Carly Fiorina and Donald Trump are both right: They’re both pretty terrible at business

Finally, some common ground.
Finally, some common ground.
Image: AP Image
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Carly Fiorina made a big splash at the second Republican presidential debate, but she didn’t escape a lengthy fracas with GOP frontrunner Donald Trump, who attacked her record as the CEO of Hewlett-Packard. Fiorina, in turn, struck back at Trump’s many debt-laden businesses.

The thing is, they’re both right: Fiorina and Trump both have incredibly spotty records as business executives.

Here’s a quick sampling of their business track records:


  • Fiorina touted HP’s quadrupled revenue growth under her tenure, but as Trump correctly pointed out, that growth came from the disastrous $24 billion acquisition of Compaq, a move that resulted in massive losses and layoffs. From 1999 to 2005, HP shed 30,000 jobs under Fiorina.
  • The merger coincided with a massive decline in PC sales, and HP’s stock halved after the company repeatedly missed earnings targets. The stock rose again after she was fired.
  • While she was president of Lucent Technologies, the company boosted revenue by loaning money to “sketchy” customers, according to Fortune. When the dotcom boom burst, Lucent’s shares fell below $1, and it ended up merging with Alcatel.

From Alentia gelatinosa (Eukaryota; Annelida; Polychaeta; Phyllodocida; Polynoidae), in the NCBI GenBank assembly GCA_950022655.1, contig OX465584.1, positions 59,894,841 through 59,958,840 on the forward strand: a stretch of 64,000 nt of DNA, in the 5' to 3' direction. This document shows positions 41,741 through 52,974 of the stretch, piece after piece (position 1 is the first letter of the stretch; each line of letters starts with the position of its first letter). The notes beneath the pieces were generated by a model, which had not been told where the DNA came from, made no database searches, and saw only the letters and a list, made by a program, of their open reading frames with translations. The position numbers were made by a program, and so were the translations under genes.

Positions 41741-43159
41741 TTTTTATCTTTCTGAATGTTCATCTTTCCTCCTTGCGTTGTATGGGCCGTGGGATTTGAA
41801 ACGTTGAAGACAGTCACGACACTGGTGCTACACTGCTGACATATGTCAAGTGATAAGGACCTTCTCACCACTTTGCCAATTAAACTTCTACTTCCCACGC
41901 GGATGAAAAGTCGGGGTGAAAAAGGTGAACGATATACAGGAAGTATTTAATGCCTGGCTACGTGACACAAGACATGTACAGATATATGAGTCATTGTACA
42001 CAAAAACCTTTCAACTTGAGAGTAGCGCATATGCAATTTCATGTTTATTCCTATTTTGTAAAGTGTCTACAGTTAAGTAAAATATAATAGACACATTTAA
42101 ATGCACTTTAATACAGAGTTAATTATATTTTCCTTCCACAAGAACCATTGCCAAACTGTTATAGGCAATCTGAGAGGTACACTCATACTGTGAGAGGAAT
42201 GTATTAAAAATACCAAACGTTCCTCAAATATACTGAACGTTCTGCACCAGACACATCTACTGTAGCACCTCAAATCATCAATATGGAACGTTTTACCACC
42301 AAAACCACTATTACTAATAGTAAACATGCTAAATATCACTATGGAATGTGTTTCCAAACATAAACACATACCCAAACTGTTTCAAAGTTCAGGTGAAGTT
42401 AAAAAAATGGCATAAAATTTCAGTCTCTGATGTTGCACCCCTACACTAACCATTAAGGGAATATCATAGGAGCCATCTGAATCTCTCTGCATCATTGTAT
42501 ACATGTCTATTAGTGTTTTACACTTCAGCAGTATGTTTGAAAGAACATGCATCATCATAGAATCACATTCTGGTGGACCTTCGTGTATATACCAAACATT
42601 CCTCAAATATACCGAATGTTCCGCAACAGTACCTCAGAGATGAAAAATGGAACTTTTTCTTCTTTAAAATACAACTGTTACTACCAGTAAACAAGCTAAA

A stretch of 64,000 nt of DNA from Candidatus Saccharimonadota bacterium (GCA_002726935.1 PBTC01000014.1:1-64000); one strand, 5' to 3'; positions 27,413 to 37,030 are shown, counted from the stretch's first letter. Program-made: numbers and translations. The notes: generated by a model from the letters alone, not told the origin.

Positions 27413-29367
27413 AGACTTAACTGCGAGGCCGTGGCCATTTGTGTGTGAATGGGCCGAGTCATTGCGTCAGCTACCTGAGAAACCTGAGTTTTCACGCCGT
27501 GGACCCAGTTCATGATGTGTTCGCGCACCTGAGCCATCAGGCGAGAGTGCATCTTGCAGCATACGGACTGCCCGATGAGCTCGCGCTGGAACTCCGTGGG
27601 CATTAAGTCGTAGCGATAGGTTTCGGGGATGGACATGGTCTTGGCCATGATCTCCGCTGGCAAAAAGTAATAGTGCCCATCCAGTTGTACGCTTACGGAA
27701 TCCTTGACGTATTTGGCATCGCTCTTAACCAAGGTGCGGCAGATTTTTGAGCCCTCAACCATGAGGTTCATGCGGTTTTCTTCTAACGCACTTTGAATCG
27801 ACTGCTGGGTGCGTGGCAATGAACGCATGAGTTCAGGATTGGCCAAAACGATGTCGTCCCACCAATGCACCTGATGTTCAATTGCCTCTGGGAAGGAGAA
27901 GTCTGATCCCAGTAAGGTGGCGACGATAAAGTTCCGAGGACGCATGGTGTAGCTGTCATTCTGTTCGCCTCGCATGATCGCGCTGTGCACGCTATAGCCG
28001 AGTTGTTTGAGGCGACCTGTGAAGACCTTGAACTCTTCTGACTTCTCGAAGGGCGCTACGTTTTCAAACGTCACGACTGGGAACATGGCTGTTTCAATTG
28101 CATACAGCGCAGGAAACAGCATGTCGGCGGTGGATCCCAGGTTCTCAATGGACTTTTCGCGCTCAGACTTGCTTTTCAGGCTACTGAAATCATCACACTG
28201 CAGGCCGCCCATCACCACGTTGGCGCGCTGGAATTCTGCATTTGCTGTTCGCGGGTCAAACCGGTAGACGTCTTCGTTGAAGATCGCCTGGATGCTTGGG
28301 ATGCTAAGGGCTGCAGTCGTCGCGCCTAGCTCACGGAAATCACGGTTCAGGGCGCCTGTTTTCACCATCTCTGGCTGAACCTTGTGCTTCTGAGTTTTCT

• Fiorina was quick to bring up Trump’s failures, noting his businesses had filed for bankruptcy four times: in 1991, 1992, 2004, and 2009. “Why should we trust you to run the finances of this nation any differently than you managed the finances of your casinos?” she asked. (Trump has maintained that he was merely taking advantage of the US’s bankruptcy laws.)
  • His second business to declare bankruptcy was Plaza Hotel, which had $550 million in debt. As part of the restructuring, he gave up his 49% stake, though stayed on as CEO without taking a salary.
  • Trump Hotels, his third business to file for bankruptcy, racked up $1.8 billion in debt.
  • After missing a $53 million bond interest payment, Trump Entertainment Resorts declared bankruptcy in 2009. Afterwards, Trump resigned as chairman.